Peace Agreements

Political Accord to Resolve the Political Security Crisis in Central African Republic

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Parties: The presidential majority, democratic opposition, political-military movements and the SELEKA coalition

Type: Intra-state

Accord politique de Libreville sur la résolution de la crise politico-sécuritaire en République Centrafricaine (Libreville Accord)

11 January 2013

Accord de cessez-le-feu entre le Gouvernement de la République Centrafricaine et la Coalition

11 January 2013

Accord de cessation des hostilités en République centrafricaine

23 July 2014

Agreement between the Transitional Government and the Armed Groups on the Principles of Disarmament, Demobilisation, Reintegration and Repatriation and of Integration into the Uniformed State Forces of the Central African Republic

10 May 2015

Republican Pact for Peace, National Reconciliation and Reconstruction in the Central African Republic

11 May 2015

Entente de Sant’Egidio: Accord Politique pour la paix en République Centrafricaine


Political Agreement for Peace and Reconciliation in the Central African Republic

February 2019

The Libreville Accord determines that the incumbent president may not stand for a further term, and that a Unity Government is established for a period of 12 months which has the mandate to organise national elections, reorganise the defence and security forces and the territorial administration, and reform the judicial system and social and economic systems.

A ceasefire agreement between the government and SELEKA signed on the same day as the Libreville Accord additionally provides for a priority programme to ensure the return of displaced persons, protection of human rights, reorganisation of the security and defence forces and rehabilitation of the zones affected by the conflict.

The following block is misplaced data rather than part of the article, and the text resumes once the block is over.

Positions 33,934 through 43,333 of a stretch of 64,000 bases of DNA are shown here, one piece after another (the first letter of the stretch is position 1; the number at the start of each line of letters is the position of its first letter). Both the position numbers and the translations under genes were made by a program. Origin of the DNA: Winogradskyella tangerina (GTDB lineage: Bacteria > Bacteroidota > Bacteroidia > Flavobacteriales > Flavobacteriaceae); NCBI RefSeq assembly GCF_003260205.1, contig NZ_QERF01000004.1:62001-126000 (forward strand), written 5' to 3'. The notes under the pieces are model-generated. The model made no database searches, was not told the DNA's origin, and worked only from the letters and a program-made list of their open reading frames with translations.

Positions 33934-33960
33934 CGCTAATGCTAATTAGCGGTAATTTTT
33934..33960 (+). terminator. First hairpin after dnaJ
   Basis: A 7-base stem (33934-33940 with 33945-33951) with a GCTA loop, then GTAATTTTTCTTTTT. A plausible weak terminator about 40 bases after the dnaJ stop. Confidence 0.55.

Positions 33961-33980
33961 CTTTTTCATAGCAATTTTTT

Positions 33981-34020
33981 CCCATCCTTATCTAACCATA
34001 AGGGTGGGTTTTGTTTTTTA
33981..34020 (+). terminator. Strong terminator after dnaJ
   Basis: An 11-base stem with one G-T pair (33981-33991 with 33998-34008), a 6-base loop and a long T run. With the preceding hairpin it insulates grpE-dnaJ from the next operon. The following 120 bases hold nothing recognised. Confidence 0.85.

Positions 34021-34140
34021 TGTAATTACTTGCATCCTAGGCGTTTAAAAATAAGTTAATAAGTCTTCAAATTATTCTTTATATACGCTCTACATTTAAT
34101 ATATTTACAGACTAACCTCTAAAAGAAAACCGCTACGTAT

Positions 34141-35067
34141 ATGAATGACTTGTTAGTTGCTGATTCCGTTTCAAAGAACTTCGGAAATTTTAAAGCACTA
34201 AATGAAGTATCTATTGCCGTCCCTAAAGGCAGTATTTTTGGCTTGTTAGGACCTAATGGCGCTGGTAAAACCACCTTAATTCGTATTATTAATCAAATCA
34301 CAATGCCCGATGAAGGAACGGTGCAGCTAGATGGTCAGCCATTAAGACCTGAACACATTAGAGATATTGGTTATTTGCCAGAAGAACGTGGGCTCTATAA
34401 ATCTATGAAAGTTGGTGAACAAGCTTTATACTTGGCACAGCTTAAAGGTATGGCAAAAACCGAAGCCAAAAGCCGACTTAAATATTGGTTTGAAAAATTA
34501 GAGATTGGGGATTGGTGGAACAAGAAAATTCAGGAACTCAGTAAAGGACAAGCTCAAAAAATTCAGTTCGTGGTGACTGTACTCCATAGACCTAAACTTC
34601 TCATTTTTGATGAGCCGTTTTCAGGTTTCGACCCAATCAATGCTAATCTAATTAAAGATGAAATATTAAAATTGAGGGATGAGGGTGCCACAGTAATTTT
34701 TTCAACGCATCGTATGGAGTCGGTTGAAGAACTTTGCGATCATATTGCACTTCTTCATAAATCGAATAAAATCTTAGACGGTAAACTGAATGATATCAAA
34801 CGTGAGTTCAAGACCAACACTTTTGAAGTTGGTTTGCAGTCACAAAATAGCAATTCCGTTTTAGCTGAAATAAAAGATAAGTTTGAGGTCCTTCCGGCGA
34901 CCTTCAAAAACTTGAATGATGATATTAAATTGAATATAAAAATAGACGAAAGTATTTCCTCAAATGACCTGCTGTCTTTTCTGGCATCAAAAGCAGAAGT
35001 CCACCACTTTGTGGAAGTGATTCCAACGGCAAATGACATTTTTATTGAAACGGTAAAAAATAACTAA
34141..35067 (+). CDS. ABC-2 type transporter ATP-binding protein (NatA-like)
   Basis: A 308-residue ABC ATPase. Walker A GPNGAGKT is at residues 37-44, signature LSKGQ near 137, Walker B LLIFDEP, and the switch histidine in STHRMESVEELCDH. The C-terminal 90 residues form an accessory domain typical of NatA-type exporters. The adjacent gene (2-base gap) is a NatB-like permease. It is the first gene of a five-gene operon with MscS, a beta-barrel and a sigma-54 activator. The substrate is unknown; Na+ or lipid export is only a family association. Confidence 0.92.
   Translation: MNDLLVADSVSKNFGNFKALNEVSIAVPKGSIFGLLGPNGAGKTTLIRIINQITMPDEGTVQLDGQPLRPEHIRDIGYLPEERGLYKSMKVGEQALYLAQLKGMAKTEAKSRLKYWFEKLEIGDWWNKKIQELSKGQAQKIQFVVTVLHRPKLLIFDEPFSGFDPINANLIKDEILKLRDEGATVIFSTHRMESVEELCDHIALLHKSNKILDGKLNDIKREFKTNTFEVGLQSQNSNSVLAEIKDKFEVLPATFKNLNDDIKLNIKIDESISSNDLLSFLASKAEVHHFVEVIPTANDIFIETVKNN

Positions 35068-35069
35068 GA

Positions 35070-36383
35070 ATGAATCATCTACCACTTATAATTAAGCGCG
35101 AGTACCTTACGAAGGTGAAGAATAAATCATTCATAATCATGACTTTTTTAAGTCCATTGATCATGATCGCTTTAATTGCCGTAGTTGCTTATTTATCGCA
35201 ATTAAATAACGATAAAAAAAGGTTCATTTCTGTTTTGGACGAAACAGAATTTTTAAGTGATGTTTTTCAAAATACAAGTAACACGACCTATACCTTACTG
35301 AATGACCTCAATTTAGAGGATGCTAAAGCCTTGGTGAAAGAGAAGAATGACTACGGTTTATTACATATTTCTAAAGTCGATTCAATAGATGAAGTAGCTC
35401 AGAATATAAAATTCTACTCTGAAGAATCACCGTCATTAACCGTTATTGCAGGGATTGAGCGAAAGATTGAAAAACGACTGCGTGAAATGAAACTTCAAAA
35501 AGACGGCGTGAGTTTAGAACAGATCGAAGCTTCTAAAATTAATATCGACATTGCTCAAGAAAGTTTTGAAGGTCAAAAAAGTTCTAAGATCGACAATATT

A Cessation of Hostilities Agreement was signed in 2014 by ex-combatants and armed elements who agree to be included in national reconciliation processes and to promote favourable circumstances for the return of refugees and IDPs. It also provides for a programme to prioritise return of persons displaced by the conflict and rehabilitation of the zones affected by the conflict.

The 2015 Agreement on DDR provides for combatants to return to their communities of origin and take part in social reinsertion, reconstruction and development programmes, community violence reduction programmes and national income-generation programmes for combatants and at-risk youth.

The Republican Pact for Peace, National Reconciliation and Reconstruction is a comprehensive agreement providing for governance (democratic and economic) and institutional reforms, including the establishment, in the new Constitution, of a high authority on good governance as an independent institution and reform of the legal framework for political parties and that governing the press. It provides for the adoption of a constitutional provision ruling out the possibility of amnesty for crimes against humanity, war crimes and crimes of genocide. It further provides for rules ensuring that civil service appointments, promotions and advancements reflect equitable geographical and community representation, as well as performance and regional and gender balance. It provides for the establishment of a Territorial Council to strengthen the role of local, traditional and customary authorities in social cohesion and inclusiveness.